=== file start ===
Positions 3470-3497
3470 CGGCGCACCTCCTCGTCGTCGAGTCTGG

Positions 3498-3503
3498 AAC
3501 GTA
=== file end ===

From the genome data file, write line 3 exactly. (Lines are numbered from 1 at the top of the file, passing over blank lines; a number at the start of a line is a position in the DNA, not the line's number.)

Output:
Positions 3498-3503